CARDIFF Council has confirmed that they are running children’s homes in the city that have not been registered.
A placement operating without registration is a placement that has not been registered by the Care Inspectorate Wales (CIW). Housing children in placements that are operating without registration is unlawful under the Regulation and Inspection of Social Care Act 2016.
However, Cardiff Council said that these are bespoke arrangements that have been set up to provide 24-hour care and support to children that need to be looked after by the local authority.
The authority added that they are usually short term in nature, often set up in an emergency and are always bespoke for one individual child.
Cardiff Council also said that although some of these placements in the city are defined as ‘unregulated’, they are “extremely safe environments” with wraparound care measures in place.
Cllr Calum Davies raised a question at the Young People Services Scrutiny Committee meeting on October 20 in relation to the issue of children in unregistered placements.
He said: “Do you think there is a role for central government to ban it at all?”
A council officer said: “The legislation is already absolutely clear – we are not allowed to do it. It is only very recently that we have been forced into doing it because we just don’t have placements for children, so we have nothing else to do except setting something up.
“What we are trying to do is increase the number of in-house residential placements that we have got. It obviously takes a long time to design a children’s home, to get the staff in.
“Even registration alone is six months. We have got a massive programme of trying to do that, but that is really a longer term arrangement.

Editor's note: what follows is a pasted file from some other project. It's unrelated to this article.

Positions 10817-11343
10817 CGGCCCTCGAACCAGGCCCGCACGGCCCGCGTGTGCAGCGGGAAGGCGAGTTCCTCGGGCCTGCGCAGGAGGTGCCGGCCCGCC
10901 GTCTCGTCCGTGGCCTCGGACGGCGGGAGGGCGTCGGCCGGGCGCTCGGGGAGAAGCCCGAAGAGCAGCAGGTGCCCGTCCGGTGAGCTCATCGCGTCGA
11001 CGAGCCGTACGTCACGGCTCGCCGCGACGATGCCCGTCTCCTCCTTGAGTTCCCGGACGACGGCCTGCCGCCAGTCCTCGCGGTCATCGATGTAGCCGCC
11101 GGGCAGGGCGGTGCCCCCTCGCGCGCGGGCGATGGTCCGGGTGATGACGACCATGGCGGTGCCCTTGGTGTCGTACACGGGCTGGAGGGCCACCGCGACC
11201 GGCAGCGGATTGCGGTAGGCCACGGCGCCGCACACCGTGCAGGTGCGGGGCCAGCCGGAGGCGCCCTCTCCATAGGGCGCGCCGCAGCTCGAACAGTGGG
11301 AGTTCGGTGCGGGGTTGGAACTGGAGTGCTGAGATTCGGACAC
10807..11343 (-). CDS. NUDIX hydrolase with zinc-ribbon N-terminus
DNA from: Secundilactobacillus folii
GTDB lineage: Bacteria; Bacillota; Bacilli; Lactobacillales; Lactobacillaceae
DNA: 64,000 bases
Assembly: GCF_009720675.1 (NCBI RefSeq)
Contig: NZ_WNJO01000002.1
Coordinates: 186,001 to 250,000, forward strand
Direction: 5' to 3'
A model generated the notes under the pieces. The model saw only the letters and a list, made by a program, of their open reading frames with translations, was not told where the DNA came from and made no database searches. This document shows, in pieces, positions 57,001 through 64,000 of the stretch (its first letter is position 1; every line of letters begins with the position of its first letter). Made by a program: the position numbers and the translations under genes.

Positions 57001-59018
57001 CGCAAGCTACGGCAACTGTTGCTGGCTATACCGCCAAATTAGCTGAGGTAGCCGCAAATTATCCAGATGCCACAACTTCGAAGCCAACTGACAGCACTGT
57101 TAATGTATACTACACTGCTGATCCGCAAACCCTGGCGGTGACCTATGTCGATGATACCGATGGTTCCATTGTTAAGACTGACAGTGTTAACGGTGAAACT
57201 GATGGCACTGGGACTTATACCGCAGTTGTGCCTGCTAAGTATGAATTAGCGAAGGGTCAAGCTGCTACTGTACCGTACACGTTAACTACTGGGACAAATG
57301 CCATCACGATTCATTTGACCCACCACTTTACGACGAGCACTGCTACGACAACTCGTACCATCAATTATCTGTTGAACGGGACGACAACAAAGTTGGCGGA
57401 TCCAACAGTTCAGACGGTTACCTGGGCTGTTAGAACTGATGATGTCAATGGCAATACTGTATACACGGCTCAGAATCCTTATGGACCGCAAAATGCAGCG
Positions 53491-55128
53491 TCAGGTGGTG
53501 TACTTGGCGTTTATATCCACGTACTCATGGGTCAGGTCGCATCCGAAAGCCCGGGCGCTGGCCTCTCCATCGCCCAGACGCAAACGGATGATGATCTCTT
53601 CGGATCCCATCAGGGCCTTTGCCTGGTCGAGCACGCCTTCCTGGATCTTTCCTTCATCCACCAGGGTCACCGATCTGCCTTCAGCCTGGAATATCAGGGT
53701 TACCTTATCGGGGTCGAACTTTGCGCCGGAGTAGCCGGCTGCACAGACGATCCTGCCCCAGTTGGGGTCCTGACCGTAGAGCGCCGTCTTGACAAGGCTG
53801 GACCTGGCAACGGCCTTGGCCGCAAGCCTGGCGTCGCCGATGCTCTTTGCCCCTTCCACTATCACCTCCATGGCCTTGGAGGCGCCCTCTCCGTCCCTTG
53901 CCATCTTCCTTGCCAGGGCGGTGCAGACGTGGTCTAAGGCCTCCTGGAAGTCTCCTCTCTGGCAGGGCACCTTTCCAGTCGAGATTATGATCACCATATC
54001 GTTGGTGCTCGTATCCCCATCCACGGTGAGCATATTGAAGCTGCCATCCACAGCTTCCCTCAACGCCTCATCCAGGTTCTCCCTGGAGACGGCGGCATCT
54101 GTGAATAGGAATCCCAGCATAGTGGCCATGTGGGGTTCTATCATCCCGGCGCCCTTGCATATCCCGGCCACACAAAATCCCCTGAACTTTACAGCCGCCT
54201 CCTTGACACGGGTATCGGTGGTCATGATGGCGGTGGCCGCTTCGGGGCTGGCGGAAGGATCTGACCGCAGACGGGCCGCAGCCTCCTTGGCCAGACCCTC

“We have already developed two, three or four new ones. The situation where we have got children, mostly teenagers, whose parents are just not able to cope with their behaviours and we have to find somewhere very quickly to look after them.
“That is why we have to set up that bespoke arrangement, but it is absolutely not something within the law that you should be doing and we absolutely do not want to be doing it, but like many local authorities we are in that position now and have been for about the last six months.”
Cardiff Council re-iterated that, like other authorities across the UK, it is facing “extraordinary pressures” in the social services sector following a significant rise in demand since the start of the pandemic.
The demand for places in registered children’s homes across the UK means there is often no space available.
A Cardiff Council spokesperson said: “To counter this problem Cardiff – alongside other councils – has been working with Welsh Government and the Social Services Regulator CIW to come up with a plan which ensures that safe placements are available to those who need them, when they need them.
“We want to be very clear, that though some of these placements are defined as ‘unregistered’ they are in fact extremely safe environments with a raft of wraparound care measures managed to the highest standards.
“They keep children who need care safe while they wait for a space in a registered home.
“Accommodation and 24-hour support is sourced for individual children and is tailored for their specific needs.
“Every aspect is closely monitored by Children’s Services to ensure they operate as close to the regulations as is possible.
“Our priority is to keep children who require care as near to their home as possible so that they can remain close to their school, friends and family, and to the places that they are familiar with.
“Where children are unable to remain living with parents, family or friends, every effort in the first instance is made to source a regulated placement that meets their unique set of needs.
“When this isn’t possible we adopt our plan which sees professional, round-the-clock care, and support delivered by us in short-term accommodation using a high-quality, fully furnished and heavily-vetted accommodation provider.
“In these circumstances any arrangement is only in place temporarily until a regulated placement is identified that can meet the specific needs of the child, and all such arrangements are notified to the social services regulator.
“The needs of these children have always been and continue to be our top priority, we will continue to meet regularly with our regulator to update them on each of the children and to report on progress in relation to identifying regulated settings for them to move on to and our plans to register the properties that are currently operating outside of registration.
“Cardiff Council has also embarked on an ambitious programme of developing its own residential provision to address the national shortfall and has already opened three new homes for children in Cardiff with several more in development.”